This post is a footnote to the Voiceless But Still Talking (With AAC) Challenge that Mary completed yesterday. For those of you who may have missed it, Mary is a curious and ambitious mom who used her daughter’s back up iPad Mini and Speak for Yourself Augmentative and Alternative Communication (AAC) app to communicate for a week (technically 8 days) and shared her experiences with us each day. I am fortunate to know Mary and her family, and several other important and meaningful people in their lives. You know who you are. I’d like to tell you about our first meeting because as Mary said, “Journeys are best when shared.”
When I first met Mary, her daughter, Jess, had just turned 21. A former colleague asked if I would be able to help her friend of a friend. She told me that she had a 21-year-old daughter with Angelman Syndrome who didn’t have a way to communicate, and they weren’t sure how much she understood. I told my former colleague to feel free to give out my number, and I received a phone call from Mary that afternoon. It was December, a week before the break, so I made plans to meet Mary and Jess over the break. I told Mary that if Speak for Yourself wasn’t the right fit, I’d do my best to figure out something that would work for her daughter.
I was greeted at the door by two beautiful dogs and as I made my way through their noses and tongues, I introduced myself to Mary and then put my hand out to shake Jess’s hand. She pulled me towards the table and sat next to me.
I started to explain that the iPad was to help her tell people whatever she wants. I closed most of the icons and explained that when all of the vocabulary was opened, those first words would remain in the same position. When I touched babble to open all of the words, Jess shrieked with joy. I touched babble to close most of the vocabulary. I was concerned about her fine motor skills and I wanted to make sure she would be able to access the buttons. I modeled some of the language that was open, and Jess took the iPad and put it on her lap. I said this is how you open all of the words and pointed to the “babble” button. I used the other iPad to explain the app to Mary.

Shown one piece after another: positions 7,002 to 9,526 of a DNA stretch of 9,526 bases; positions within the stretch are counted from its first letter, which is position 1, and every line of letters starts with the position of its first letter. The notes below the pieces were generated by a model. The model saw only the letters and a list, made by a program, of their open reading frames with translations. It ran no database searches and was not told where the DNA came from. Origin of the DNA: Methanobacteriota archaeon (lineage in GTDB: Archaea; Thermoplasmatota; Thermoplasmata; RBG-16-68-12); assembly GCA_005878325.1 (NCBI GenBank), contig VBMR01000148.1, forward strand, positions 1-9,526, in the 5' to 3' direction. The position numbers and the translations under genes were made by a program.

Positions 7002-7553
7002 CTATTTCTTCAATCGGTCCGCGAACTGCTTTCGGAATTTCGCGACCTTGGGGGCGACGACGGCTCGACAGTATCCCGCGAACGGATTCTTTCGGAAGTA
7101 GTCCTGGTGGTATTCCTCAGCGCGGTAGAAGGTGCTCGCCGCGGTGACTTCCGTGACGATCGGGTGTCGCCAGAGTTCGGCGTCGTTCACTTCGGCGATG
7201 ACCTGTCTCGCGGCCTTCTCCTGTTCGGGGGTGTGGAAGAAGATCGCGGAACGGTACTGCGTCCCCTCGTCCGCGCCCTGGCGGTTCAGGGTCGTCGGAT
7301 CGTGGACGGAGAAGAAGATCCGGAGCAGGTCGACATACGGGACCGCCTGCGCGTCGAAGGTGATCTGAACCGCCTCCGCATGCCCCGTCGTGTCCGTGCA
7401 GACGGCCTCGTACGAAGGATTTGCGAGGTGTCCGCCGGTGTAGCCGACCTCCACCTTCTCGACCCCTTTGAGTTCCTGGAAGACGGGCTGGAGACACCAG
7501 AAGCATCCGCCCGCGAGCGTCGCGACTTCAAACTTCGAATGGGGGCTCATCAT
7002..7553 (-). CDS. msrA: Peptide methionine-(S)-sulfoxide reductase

When I looked back at Jess, she had all of the words open. I responded to each word as she explored the app, watching her fingers for accuracy. When she said “exceptional,” Mary said, “You sure are exceptional!” Jess started laughing. I told her that she could keep looking at the app and I was going to talk to her mom. A couple of minutes later, we heard the app voice say “exceptional” and Jess started laughing and reached her hand out to her mom. With nearly 5000 words open, she had found the one that elicited a response from her mom. In that moment, I knew she could be successful.
Mary insisted that she wasn’t tech savvy for a couple of weeks…until one day she texted me to say she added a word at a red light. After that, I would get texts from her with pictures of what Jess had said with the iPad and the context of the communication. They made me smile every time.
There are some people who are meant to be in your life, and I certainly feel that way about Mary and her family. Thank you to Mary for sharing her “Voiceless But Still Talking Challenge” with us this week. Many of us have enjoyed her insights and ambition to understand her daughter’s world.
There are ties that bind us all together and the amazing and overwhelming truth about that is for better or worse, we have the ability to change lives and be changed ourselves.
Thank you to all of the parents and professionals who share their children and their journeys through blogs, photos, and videos so that we can learn, laugh, and sometimes cry…but ultimately so that we can be better.